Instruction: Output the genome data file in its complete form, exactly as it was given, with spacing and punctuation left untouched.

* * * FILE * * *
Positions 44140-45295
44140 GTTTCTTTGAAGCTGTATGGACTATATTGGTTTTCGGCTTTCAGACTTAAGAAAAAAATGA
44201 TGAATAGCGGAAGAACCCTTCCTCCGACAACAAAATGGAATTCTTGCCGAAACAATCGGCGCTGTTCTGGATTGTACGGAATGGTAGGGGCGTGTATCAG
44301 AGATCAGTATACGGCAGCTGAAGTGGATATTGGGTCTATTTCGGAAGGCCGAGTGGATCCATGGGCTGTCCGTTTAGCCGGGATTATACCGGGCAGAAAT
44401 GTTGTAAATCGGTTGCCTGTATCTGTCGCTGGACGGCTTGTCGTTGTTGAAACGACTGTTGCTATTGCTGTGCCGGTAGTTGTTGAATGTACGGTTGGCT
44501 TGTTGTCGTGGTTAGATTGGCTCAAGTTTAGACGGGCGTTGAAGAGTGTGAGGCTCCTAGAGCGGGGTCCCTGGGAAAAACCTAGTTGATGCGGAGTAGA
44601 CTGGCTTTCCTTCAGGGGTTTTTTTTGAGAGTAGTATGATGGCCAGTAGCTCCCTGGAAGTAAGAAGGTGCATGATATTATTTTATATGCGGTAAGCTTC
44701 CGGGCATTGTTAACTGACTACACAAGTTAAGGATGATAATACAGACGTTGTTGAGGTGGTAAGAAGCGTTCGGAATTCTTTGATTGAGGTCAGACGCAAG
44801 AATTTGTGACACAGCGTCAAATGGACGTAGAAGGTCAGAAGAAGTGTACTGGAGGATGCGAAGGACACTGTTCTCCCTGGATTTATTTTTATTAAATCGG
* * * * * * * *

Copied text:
Positions 44140-45295
44140 GTTTCTTTGAAGCTGTATGGACTATATTGGTTTTCGGCTTTCAGACTTAAGAAAAAAATGA
44201 TGAATAGCGGAAGAACCCTTCCTCCGACAACAAAATGGAATTCTTGCCGAAACAATCGGCGCTGTTCTGGATTGTACGGAATGGTAGGGGCGTGTATCAG
44301 AGATCAGTATACGGCAGCTGAAGTGGATATTGGGTCTATTTCGGAAGGCCGAGTGGATCCATGGGCTGTCCGTTTAGCCGGGATTATACCGGGCAGAAAT
44401 GTTGTAAATCGGTTGCCTGTATCTGTCGCTGGACGGCTTGTCGTTGTTGAAACGACTGTTGCTATTGCTGTGCCGGTAGTTGTTGAATGTACGGTTGGCT
44501 TGTTGTCGTGGTTAGATTGGCTCAAGTTTAGACGGGCGTTGAAGAGTGTGAGGCTCCTAGAGCGGGGTCCCTGGGAAAAACCTAGTTGATGCGGAGTAGA
44601 CTGGCTTTCCTTCAGGGGTTTTTTTTGAGAGTAGTATGATGGCCAGTAGCTCCCTGGAAGTAAGAAGGTGCATGATATTATTTTATATGCGGTAAGCTTC
44701 CGGGCATTGTTAACTGACTACACAAGTTAAGGATGATAATACAGACGTTGTTGAGGTGGTAAGAAGCGTTCGGAATTCTTTGATTGAGGTCAGACGCAAG
44801 AATTTGTGACACAGCGTCAAATGGACGTAGAAGGTCAGAAGAAGTGTACTGGAGGATGCGAAGGACACTGTTCTCCCTGGATTTATTTTTATTAAATCGG